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5 Waveguide Phase Representations
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In this chapter some fundamental waveguide phase conventions will first be reviewed. Following this, more generalized uses of the peripheral scale labeled 'angle of reflection coefficient' will be presented. Next, a discussion of the voltage, current, and power transmission coefficient, with generalized SMITH CHART overlays therefore, will be given. Finally, some additional waveguide voltage and waveguide current phase relationships will be discussed and presented in the form of generalpurpose overlays for the SMITH CHART. These latter phase relationships are of fundamental importance in the design of waveguide components and antennas employing phased radiating elements excited through waveguide feed systems.
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6 Equivalent Circuit Representations of Impedance and Admitance
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This book chapter presents the following: the concept of waveguide input impedance (and admittance); impedanceadmittance relationships of a waveguide to those of simple series and parallel circuits which present equivalent impedance (or admittance) at a given frequency; seriescircuit representations of impedance and equivalent parallelcircuit representations of admittance on conventional Smith chart coordinates; parallelcircuit representations of impedance and series circuit representations of admittance on an alternate form of the Smith chart; Smith chart overlay for converting a seriescircuit impedance to an equivalent parallelcircuit impedance, and a parallel circuit admittance to an equivalent seriescircuit admittance; impedance or admittance magnitude and angle overlay for the Smith chart; and graphical combination of normalized polar impedance vectors.
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7 Expanded Smith Chart
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In this chapter, enlargements of the more frequently used regions of the SMITH CHART will be presented and discussed, and special applications for these will be given. The graphical representation of the properties of stub sections of waveguide which are operated near their resonant or antiresonant frequency, as may be readily portrayed on two of these expanded charts, will be discussed in some detail.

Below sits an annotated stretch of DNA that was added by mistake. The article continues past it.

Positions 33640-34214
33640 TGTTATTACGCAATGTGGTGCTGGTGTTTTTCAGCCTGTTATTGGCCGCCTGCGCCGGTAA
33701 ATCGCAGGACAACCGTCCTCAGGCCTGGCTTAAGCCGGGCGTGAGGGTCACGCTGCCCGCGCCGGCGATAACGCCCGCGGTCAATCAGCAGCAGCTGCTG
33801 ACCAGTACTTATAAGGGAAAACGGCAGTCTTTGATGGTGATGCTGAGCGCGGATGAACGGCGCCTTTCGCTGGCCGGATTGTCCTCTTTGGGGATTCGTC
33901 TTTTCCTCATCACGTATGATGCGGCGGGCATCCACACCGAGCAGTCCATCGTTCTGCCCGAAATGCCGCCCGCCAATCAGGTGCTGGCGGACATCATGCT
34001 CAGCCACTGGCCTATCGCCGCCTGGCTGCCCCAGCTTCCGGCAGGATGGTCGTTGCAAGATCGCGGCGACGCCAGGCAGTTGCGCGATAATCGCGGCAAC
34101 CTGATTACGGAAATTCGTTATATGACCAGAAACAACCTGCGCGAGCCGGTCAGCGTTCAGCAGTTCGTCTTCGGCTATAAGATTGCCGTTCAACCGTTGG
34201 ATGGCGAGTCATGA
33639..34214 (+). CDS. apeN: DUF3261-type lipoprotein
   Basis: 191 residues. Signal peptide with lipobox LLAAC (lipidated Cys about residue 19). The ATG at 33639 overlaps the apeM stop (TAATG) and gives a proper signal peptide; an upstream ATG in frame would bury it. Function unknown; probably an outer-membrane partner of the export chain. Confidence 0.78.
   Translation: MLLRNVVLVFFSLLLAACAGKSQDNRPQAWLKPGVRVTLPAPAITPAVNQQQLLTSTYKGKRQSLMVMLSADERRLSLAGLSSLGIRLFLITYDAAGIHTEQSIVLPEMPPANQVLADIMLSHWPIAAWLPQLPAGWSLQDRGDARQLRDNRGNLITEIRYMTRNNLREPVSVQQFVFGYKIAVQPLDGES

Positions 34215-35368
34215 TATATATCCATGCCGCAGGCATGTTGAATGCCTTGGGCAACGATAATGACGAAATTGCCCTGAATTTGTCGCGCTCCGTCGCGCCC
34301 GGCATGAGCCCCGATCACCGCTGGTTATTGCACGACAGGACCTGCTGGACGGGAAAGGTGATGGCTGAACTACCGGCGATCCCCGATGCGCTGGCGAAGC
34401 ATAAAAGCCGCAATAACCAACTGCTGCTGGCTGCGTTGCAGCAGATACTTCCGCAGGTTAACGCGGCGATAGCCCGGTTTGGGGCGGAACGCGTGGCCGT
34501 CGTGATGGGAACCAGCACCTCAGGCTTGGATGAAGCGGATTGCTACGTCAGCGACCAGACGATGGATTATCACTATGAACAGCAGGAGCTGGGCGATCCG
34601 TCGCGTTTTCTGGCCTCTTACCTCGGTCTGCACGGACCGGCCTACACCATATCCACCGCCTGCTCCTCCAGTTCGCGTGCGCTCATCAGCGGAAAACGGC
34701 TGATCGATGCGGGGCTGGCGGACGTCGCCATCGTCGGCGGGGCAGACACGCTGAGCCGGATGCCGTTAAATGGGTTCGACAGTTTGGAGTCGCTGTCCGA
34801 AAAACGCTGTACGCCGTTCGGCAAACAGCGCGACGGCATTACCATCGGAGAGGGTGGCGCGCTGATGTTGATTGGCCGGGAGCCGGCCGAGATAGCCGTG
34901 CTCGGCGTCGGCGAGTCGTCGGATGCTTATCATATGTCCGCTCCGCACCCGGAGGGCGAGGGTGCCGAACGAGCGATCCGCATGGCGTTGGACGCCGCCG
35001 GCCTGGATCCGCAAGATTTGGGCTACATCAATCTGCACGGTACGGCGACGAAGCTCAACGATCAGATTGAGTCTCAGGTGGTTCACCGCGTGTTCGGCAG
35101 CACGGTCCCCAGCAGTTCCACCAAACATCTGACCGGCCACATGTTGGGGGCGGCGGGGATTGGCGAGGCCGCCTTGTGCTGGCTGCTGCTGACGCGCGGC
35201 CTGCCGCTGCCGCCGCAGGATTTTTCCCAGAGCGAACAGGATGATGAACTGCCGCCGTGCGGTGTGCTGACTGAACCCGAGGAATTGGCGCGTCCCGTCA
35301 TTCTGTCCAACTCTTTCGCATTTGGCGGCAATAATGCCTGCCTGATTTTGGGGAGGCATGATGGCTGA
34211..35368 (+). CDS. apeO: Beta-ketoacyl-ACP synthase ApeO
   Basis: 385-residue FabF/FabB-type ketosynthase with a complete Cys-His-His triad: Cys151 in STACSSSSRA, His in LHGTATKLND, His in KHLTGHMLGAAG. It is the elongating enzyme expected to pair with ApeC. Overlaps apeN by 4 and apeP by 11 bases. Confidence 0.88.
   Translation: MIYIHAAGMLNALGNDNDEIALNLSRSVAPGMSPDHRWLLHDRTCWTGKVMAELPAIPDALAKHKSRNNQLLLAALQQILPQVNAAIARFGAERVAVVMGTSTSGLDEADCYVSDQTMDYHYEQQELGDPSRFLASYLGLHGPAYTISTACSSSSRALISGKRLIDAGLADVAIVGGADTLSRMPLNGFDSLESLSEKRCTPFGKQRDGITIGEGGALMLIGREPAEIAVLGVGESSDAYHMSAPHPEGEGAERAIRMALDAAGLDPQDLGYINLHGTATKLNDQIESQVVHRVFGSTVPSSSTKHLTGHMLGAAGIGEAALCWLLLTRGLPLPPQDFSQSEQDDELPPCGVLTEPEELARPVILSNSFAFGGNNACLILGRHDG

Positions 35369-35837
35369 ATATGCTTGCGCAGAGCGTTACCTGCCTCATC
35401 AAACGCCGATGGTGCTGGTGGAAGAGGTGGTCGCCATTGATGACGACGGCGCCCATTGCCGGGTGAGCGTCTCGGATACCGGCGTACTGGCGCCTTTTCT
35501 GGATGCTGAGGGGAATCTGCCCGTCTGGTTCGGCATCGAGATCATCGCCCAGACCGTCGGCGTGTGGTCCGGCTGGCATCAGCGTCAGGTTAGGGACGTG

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8 Waveguide Transmission Coefficientτ
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Numerous attempts have been made to find simpler grids than that of the SMITH CHART on which waveguide transmission and reflection functions could be displayed. This chapter presents one solution to the problem which does not alter the basic SMITH CHART coordinates and which because of its inherent simplicity has certain practical advantages.
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9 Waveguide Impedance and Admittance Matching
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Several commonly used devices for obtaining a match at the load end of a transmission line will be described in this chapter. These include the single and the dual matching stub, and the single and the dual matching slug transformers. Matching stubs or buildingout sections, as they are sometimes called, are sections of transmission line, frequently of the same characteristic impedance (or characteristic admittance) as that of the main line, and either open or shortcircuited at their far end, connected in shunt with the main line at any one of several permissible positions in the general location where it is desired to provide the match. Slug transformers, on the other hand, are sections of line of appropriate characteristic impedance (or characteristic admittance) and length connected in series with, and forming a continuation of, the main line. These devices are described in some detail herein since it is through its terminations alone that the transmission characteristics of waves along any given waveguide can be controlled. Furthermore, the SMITH CHART provides the ideal medium for visualization of the principle of operation of such transformers and for quantitatively determining their specific design constants.
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10 Network Impedance Transformations
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This chapter discusses impedance matching. The author elaborates the following topics : Ltype matching circuits; Ttype matching circuits; and balanced L or balanced Ttype circuits.